Ron Peck, Past President and COO of the Alaska Travel Industry Association was among those updating the Industry Outlook Forum in Homer on the State of the Tourism Industry in Alaska.
Peck told those in attendance that while the state has continued to see steady decline in highway visitors, however, non-cruise visitors to the 49th state has rebounded to near peak levels. Peck said that the summer of 2012 saw 1.58 million visitors, non summer months, October to April saw roughly 25,000 visitors. Peck said that the tourism industry will see future challenges due to cruise waste water discharge legislation previously passed via voter initiative. As we’ve reporter Governor Sean Parnell has forwarded legislation in Juneau to treat cruise ships like any other coastal municipality. Peck did say that since 2011, the state has seen an increase of 110,000 cruise visitors.
Peck also noted shrinking long haul visitor demographics, as well as, sport fishing management changes as challenges to the state’s tourism industry moving forward.
Peck said that the state does have great opportunities for tourism growth in international markets, noting an announced increase in directs flights to the state from Iceland Air. Increase for the baby boomer generation seeking a down time oriented vacation, as well as, long haul motorcycle visitors, and multi-generational travel including cruise travel, could be a great tourism marketing market for Alaska, and the Kenai Peninsula.
Pect said that last year the tourism industry accounted for $117 million dollars in non-sales tax revenues.
Cathy Dunn Tourism Marketing Manager with the Alaska Department of Commerce, Community, and Economic Development noted some of the efforts taken to market the state, with thee-consecutive years of higher funding for such efforts by the Parnell administration. Dunn said that the state is forecasting for additional visitors this summer. Dunn noted that the tourism industry accounts for $3.72 billion in direct and indirect spending throughout the state and now represents 45,000 or 8% of jobs in the state jobs.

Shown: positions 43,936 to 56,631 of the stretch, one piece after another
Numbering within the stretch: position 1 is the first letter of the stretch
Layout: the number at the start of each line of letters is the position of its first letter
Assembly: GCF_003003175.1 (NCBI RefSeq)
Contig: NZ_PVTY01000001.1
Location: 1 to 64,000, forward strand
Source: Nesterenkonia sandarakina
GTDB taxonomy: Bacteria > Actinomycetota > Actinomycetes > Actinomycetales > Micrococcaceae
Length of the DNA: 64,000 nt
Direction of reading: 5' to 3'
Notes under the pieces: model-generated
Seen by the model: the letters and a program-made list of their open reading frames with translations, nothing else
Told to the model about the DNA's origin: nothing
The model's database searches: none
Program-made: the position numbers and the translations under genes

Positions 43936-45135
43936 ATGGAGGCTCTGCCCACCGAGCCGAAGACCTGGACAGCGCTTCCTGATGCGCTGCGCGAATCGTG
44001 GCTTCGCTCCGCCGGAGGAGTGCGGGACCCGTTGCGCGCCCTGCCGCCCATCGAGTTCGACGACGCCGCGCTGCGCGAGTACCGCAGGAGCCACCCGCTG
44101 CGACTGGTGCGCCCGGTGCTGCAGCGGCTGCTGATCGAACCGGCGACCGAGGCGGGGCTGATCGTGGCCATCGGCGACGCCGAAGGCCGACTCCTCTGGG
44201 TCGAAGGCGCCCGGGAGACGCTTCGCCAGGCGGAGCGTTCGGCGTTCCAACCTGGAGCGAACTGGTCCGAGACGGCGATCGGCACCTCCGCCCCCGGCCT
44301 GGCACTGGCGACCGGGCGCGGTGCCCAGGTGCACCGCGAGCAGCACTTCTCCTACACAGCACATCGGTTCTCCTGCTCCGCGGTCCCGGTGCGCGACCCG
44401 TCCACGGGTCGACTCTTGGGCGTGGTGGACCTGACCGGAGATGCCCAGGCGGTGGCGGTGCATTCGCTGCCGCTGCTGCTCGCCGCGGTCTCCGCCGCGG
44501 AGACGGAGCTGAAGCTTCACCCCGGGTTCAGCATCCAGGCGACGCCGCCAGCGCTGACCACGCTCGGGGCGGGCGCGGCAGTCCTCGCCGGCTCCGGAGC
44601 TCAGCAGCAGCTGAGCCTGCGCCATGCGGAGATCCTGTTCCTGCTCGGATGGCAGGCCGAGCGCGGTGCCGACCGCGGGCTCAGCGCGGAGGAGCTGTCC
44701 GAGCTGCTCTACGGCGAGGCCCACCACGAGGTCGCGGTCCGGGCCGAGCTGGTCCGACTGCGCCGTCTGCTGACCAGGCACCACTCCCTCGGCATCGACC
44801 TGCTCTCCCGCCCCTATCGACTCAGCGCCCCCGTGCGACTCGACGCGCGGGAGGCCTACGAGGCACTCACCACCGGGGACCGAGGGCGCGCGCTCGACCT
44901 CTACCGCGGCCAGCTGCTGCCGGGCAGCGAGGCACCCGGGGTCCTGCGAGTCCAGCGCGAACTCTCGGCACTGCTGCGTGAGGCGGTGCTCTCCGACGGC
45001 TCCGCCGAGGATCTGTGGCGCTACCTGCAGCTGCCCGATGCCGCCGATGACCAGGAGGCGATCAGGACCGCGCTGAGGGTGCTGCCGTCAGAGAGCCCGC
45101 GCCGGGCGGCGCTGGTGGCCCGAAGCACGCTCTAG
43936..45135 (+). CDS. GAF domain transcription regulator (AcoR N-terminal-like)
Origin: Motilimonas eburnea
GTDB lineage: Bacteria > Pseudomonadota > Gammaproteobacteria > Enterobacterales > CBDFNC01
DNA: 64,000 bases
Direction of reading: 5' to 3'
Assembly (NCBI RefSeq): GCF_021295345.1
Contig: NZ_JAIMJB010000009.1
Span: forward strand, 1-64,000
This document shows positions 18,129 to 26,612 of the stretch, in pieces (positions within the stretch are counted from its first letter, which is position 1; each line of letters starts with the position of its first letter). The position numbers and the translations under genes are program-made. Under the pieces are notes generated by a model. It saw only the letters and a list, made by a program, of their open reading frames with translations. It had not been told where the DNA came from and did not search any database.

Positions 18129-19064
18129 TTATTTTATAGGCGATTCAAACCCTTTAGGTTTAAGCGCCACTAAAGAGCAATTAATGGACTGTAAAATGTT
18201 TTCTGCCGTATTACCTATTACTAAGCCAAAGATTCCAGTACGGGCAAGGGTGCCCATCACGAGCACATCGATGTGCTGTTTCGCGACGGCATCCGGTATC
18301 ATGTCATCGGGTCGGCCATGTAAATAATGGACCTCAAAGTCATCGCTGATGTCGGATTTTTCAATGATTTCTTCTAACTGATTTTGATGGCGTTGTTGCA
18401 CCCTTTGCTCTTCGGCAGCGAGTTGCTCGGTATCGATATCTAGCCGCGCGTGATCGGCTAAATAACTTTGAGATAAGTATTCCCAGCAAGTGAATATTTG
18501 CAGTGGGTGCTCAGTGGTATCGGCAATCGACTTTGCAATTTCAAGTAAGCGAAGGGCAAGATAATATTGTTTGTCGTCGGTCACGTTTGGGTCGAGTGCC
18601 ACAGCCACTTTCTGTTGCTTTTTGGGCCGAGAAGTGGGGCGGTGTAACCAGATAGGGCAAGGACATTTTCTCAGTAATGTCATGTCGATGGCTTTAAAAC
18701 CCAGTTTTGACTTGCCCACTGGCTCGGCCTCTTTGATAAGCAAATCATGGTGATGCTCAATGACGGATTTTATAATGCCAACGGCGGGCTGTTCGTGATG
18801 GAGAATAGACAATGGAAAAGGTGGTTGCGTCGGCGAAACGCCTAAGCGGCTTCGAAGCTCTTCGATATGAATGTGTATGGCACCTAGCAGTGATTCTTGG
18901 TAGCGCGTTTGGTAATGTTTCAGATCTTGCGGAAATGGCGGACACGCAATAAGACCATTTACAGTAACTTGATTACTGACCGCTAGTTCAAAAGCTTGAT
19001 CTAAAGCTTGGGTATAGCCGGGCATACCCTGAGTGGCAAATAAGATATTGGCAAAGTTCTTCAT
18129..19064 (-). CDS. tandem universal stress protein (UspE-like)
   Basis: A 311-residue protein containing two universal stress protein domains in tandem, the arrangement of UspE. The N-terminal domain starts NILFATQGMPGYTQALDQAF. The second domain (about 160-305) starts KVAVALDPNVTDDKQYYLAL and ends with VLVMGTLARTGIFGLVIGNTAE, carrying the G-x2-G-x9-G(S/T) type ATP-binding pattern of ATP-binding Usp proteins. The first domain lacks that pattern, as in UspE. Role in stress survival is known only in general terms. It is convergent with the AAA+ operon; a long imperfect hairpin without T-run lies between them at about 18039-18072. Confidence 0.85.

Dunn said that the state office is continuing to focus on marketing the state to Australia, German Speaking Europe, Japan, Korea, as well as, the United Kingdom on top of domestic advertising efforts.
Ralph Samuels with Holland America Cruise Lines, noted the changing cruising industry facing the state amid the voter backed waste water discharge regulations, as well as, federal emission control areas mandating the use of low-surfers fuels within 200 miles of the U.S. coastline. Samuels said that the problem for the Alaskan cruise industry is that cruse routes that travel to Alaska, is the only cruse destination affected 100% by these regulations. Samuels said that this problem is not solely affecting the tourism industry, the same fuel regulations will affect transport ships bring goods to the state, which could increase the price for goods by roughly 8%.
Samuels did say that Holland America is remaining bullish on Alaska; however, these regulations will impact the numbers of ships traveling to the state.